For the first time in a year I managed to get abroad for a few days – the Ambrosetti Forum at the Villa D’Este on Lake Como – and apart from the inherent joy of being somewhere beautiful and sunny and foreign, it gave me plenty of reading time. One of the books I polished off is Kate Crawford’s excellent Atlas of AI. It’s a forensic exploration of the unseen structures shaping the way AI is being developed and deployed in the world, and it is fair to say she is prfoundly sceptical about whether ‘actually existing AI’ is serving society broadly as opposed to making a small minority of (mainly) men rich and powerful. “To understand how AI is fundamentally political,” she writes in the introduction, we need to go beyond neural nets and statistical pattern recognition to instead ask what is being optimized, and for whom, and who gets to decide.”
The book starts with the material basis of the industry, in particular the extraction of rare earths and its voracious and growing consumption of energy. We all surely know about the energy appetite of crypto but one point I hadn’t really appreciated is this: “The amount of compute used to train a single AI model has increased by a factor of ten every year.” The next chapter goes on to discuss the extent to which AI depends on low-cost human labour. I think the way Amazon’s Mechanical Turk works is quite well known – a nice book about this was Ghost Work – but this chapter focuses on Amazon warehouses, image-labelling work (“the technical AI research community relies on cheap crowd-sourced labour for many tasks that can’t be done by machine”), and also – nice neologism – ‘fauxtomation’ when tasks are transferred from human workers to human customers: think ‘automated’ checkouts in shops. The chapter has a nice section discussing the role of time in business models: in an evolution of the industrial organisation of time, the continuing automation of economic activity is requiring humans to work ever-faster. The battle is for ‘time sovereignity’.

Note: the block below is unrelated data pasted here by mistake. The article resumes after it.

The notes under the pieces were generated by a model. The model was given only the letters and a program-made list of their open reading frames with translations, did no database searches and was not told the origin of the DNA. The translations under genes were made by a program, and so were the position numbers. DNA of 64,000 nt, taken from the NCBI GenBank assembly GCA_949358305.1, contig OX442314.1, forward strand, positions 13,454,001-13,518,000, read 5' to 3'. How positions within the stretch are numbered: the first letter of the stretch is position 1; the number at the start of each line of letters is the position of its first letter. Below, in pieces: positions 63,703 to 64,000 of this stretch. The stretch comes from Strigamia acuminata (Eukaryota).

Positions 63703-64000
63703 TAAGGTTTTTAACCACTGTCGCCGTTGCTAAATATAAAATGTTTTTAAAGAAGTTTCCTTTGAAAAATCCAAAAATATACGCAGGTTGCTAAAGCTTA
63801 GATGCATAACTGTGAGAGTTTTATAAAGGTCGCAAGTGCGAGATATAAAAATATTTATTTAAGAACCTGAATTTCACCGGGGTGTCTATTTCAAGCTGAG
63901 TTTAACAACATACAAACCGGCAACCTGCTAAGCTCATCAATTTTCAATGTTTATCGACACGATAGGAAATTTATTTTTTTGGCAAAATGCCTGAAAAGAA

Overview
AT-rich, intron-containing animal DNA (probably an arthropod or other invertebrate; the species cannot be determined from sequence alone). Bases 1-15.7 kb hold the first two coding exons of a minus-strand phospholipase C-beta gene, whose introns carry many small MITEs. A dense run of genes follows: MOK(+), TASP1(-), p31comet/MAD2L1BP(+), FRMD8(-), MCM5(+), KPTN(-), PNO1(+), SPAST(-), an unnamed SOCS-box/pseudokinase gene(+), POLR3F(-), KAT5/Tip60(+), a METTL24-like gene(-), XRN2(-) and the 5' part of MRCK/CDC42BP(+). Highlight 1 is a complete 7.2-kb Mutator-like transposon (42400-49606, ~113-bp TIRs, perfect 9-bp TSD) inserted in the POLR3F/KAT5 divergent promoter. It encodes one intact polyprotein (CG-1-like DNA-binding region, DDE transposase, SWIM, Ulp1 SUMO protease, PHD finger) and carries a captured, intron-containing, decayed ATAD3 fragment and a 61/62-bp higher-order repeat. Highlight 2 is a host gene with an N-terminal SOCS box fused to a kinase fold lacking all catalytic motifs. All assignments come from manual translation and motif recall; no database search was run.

There is not surprisingly a chapter on data, underlining the point that it is profoundly relational, but also making the point that the reliance on ‘data’ downgrades other forms of knowledge, such as linguistic principles, and how little questioning there is of where it comes from and what it actually measures. I hadn’t realised that many computer science departments have not had ethical review processes on the basis that they do not have human subjects for their research. It’s also a bit of a shocker to realise that some widely used AI databases are palimpsests of older collections of data embedding unpalatable classifications and assumptions.
There’s a similarly shocking chapter on facial recognition – bad enough in the ungoverned way it’s being used but I hadn’t clocked the latest trend of using it to “identify” people’s moods. And the book winds up back at power. As Crawford writes, “We must focus less on ethics and more on power.” I couldn’t agree more. There are a gazillion ethics statements and loads of ethics research but it won’t change anything. I’d add incentives too, but given the concentration of all that compute, understanding the way AI and power structures interact will shape the kind of world we are in 10 years from now. Excellent book.